Some of us call it “afterburn”—the elevated calorie burning that lasts long after exercise is over. The scientific literature defines it as excess postexercise oxygen consumption, or EPOC (see Figure 1).
For the most part, EPOC represents the body restoring itself from physiological variables elevated by exercise. EPOC is an important physiological phenomenon for fitness professionals because it can play a contributing role in weight management.
Can New Research Prevent an Age-Old Paradigm?
Heart rate variability (HRV) is a reliable marker of physiological factors that directly affect the rhythms of the heart (Acharya et al. 2006). Acharya and colleagues explain that HRV reflects the heart’s ability to adapt to changing circumstances—stress, exercise and disease—by balancing the regulation of the autonomic nervous system, which controls bodily functions such as breathing, heart- beat and digestion.newsletter_teaser: Heart rate variability (HRV) is a reliable marker of physiological factors that directly affect the rhythms of the heart (Acharya et al. 2006). Acharya and colleagues explain that HRV reflflects the heart’s ability to adapt to changing circumstances—stress, exercise and disease.
newsletter_teaser: We usually talk of energy in general terms, as in “I don’t have a lot of energy today” or “You can feel the energy in the room.” But what really is energy? Where do we get the energy to move? How do we use it? How do we get more of it? Ultimately, what controls our movements?
Fat may seem like the enemy of civilized people—especially sedentary ones. Yet we cannot live without it.
Fat plays a key role in the structure and flexibility of cell membranes, and it helps regulate the movement of substances through those membranes. Special types of fat, known as eicosanoids, send hormone-like signals that exert intricate control over many bodily systems, mostly those affecting inflammation or immune function.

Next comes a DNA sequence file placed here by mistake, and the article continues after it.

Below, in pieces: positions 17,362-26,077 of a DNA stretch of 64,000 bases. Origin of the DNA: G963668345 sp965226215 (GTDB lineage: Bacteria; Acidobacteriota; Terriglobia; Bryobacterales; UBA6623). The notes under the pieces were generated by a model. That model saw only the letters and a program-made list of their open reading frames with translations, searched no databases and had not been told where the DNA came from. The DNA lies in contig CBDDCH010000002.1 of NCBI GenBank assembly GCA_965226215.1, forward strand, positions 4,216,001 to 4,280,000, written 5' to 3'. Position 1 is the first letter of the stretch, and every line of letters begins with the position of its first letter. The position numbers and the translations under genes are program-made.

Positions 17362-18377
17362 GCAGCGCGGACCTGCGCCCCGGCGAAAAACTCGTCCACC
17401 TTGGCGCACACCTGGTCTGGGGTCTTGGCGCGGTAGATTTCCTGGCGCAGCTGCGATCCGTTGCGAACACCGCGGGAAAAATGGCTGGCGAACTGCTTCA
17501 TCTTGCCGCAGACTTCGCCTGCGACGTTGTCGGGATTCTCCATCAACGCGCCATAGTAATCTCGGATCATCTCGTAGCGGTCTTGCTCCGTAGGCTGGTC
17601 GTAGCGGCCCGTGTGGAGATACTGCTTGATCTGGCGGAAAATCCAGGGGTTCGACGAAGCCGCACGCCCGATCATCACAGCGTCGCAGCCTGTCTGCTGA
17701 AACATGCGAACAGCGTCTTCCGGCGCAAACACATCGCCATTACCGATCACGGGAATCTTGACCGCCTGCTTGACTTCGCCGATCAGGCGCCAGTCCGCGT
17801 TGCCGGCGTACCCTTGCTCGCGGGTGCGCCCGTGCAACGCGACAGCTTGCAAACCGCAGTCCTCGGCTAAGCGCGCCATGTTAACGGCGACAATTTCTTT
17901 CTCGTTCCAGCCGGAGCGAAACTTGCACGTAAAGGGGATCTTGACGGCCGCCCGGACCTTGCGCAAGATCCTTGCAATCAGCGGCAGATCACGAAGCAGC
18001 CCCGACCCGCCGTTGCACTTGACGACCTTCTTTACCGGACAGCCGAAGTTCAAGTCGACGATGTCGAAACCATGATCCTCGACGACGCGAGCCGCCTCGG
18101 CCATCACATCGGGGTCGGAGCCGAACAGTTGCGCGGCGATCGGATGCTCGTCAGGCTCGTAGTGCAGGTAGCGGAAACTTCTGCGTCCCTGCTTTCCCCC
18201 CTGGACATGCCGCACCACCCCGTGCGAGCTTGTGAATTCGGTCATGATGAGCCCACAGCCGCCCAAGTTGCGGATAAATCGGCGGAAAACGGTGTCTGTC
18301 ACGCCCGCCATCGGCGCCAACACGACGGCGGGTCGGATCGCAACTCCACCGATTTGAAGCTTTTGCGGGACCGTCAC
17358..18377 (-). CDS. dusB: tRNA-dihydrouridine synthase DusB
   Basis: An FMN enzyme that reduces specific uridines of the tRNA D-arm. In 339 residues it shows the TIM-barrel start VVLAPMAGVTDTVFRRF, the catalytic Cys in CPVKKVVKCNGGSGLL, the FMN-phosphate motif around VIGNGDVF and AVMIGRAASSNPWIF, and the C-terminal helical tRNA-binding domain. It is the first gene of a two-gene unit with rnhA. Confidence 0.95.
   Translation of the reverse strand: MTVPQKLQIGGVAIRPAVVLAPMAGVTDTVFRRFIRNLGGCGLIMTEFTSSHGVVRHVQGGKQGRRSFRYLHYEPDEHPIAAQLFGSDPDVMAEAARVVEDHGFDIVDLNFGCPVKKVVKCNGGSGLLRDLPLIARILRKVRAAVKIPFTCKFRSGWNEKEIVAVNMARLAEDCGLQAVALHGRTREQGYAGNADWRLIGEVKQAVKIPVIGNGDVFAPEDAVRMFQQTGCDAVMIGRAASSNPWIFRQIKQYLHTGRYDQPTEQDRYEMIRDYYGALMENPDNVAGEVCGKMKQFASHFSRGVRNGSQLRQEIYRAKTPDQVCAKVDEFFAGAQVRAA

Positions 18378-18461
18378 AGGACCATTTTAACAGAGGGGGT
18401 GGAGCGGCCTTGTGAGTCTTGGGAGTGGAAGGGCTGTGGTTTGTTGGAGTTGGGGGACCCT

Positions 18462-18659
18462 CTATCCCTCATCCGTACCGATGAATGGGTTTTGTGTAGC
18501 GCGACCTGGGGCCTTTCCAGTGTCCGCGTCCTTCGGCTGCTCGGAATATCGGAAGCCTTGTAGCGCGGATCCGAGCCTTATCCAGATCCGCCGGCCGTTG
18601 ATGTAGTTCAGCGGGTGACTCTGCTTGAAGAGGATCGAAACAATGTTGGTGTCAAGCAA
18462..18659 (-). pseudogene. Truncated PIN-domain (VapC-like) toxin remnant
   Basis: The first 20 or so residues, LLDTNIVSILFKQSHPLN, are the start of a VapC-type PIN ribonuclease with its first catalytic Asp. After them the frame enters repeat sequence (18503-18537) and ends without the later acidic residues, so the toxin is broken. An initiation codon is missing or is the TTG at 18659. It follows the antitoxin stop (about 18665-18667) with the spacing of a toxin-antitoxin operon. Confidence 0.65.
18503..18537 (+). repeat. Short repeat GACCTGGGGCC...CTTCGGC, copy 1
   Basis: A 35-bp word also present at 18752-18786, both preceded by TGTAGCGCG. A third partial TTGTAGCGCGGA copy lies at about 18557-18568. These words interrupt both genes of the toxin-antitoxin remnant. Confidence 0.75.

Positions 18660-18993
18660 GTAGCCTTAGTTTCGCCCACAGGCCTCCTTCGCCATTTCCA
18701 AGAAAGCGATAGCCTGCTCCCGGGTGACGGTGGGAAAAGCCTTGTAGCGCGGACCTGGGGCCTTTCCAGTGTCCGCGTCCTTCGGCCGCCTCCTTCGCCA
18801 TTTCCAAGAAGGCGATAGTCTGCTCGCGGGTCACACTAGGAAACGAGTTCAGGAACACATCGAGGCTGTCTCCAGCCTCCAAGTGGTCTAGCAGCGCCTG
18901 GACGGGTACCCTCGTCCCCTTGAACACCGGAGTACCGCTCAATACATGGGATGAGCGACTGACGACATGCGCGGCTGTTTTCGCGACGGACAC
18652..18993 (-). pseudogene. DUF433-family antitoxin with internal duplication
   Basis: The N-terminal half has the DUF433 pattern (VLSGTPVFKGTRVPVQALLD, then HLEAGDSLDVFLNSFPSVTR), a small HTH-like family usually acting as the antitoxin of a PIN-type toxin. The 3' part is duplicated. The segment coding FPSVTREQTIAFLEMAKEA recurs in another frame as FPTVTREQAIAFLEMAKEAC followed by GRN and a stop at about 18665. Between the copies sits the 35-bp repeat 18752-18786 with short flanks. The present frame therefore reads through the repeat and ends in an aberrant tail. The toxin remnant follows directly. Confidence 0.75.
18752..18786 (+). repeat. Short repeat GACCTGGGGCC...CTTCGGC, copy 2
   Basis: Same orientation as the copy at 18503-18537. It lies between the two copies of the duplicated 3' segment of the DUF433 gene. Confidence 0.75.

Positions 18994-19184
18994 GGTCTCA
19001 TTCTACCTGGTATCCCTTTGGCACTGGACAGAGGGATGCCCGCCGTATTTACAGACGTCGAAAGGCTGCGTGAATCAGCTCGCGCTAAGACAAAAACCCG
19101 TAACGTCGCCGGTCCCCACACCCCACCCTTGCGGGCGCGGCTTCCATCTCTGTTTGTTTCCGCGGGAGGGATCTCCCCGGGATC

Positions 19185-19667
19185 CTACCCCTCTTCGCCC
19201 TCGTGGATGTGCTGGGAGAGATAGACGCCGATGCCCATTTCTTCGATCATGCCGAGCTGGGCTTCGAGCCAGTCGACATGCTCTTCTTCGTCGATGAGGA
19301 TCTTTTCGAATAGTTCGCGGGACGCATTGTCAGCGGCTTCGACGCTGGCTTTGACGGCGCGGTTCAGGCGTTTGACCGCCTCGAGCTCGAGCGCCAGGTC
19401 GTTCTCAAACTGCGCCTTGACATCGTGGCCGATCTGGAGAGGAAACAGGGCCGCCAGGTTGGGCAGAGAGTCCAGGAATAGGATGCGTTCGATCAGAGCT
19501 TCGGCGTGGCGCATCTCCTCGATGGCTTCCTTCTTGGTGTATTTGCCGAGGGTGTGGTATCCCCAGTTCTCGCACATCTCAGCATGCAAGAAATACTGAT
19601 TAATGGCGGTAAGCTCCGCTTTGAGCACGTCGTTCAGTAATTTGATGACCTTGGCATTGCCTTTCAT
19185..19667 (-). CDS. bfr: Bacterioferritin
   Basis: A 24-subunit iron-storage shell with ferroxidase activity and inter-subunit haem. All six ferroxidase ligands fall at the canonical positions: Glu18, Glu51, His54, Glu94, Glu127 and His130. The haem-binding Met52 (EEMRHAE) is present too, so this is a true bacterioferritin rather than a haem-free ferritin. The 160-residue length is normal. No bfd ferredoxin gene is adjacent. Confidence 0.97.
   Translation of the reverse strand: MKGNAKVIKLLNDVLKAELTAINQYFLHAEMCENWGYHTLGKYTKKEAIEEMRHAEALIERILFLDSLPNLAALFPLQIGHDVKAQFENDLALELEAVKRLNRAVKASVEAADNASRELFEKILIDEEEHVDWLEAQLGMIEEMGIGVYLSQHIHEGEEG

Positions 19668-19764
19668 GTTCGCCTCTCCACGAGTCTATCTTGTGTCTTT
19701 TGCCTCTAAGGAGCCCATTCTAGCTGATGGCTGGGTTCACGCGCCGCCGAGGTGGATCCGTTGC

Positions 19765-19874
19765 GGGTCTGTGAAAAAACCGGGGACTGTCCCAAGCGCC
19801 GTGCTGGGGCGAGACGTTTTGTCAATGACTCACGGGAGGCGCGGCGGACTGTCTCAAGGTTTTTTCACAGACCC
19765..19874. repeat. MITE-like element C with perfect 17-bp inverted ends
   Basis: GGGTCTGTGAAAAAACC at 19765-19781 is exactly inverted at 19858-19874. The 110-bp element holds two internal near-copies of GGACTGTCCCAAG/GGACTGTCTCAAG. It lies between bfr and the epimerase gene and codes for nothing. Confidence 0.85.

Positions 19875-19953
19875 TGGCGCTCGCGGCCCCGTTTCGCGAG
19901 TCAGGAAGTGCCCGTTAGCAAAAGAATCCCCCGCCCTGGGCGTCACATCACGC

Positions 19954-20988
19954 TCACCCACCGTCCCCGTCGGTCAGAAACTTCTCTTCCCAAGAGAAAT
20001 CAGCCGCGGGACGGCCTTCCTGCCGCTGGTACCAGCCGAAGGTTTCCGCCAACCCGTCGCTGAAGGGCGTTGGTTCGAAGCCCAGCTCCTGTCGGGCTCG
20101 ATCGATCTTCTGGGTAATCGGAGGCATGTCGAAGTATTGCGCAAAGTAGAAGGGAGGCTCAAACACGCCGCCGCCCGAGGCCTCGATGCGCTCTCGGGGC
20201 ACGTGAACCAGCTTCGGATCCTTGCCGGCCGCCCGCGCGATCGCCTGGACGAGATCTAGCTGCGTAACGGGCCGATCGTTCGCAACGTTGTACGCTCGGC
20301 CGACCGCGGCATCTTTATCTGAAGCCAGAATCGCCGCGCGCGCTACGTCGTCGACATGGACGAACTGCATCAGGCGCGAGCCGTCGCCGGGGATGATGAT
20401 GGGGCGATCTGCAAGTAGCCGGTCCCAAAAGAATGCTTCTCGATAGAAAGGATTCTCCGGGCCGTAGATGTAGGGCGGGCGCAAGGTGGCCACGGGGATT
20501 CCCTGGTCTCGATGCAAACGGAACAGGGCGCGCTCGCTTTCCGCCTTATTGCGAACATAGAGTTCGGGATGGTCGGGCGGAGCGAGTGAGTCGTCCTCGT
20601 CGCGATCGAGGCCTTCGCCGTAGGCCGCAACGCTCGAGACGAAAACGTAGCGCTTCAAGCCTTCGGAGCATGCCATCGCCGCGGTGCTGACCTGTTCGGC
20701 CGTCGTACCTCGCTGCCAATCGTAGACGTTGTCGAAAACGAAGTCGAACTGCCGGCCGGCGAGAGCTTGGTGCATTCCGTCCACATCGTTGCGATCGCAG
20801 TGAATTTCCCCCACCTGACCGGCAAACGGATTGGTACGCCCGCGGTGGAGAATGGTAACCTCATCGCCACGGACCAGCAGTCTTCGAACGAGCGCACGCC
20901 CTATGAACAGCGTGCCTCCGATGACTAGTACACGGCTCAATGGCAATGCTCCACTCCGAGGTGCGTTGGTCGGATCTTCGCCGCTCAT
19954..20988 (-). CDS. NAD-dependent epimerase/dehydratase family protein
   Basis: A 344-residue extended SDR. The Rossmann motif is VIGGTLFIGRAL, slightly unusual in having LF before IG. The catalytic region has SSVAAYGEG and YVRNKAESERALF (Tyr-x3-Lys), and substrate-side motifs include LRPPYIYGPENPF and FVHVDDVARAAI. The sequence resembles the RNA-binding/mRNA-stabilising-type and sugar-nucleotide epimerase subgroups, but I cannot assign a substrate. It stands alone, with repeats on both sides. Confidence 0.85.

Researchers believe they may have honed in on a fountain of youth, and it could be all in our heads. According to a new study, people who “feel” younger live longer.
The researchers asked 6,489 individuals, aged 52 and older, a simple question: “How old do you feel you are?” Then they compared responses with actual ages, all-cause mortality rates and deaths from cancer and cardiovascular disease during a 99-month follow-up.
When a person loses weight, have you ever wondered where it goes? Scientists at the University of New South Wales in Australia have put together a calculation to explain the process. And it turns out most expert theories are wrong.
Seated desk work has come under fire these past several years as countless studies have linked it with a variety of health problems. But not all associations affect all people. When it comes to weight, a new study shows that the effects of regular sitting differ by gender and race.
A new study involving more than 11,000 people has added to the growing body of evidence that regular exercise can reduce depressive symptoms, suggesting it may even provide a preventive benefit. People who were active three times per week reduced the odds of being depressed by 16%, according to findings in JAMA Psychiatry (2014; doi: 10.1001/jamapsychiatry.2014.1240).
Highlighting the importance of the mind-body relationship, a new study has found that 7- to 9-year-old participants in an after-school fitness program improved their cognitive skills, enhancing their academic performance.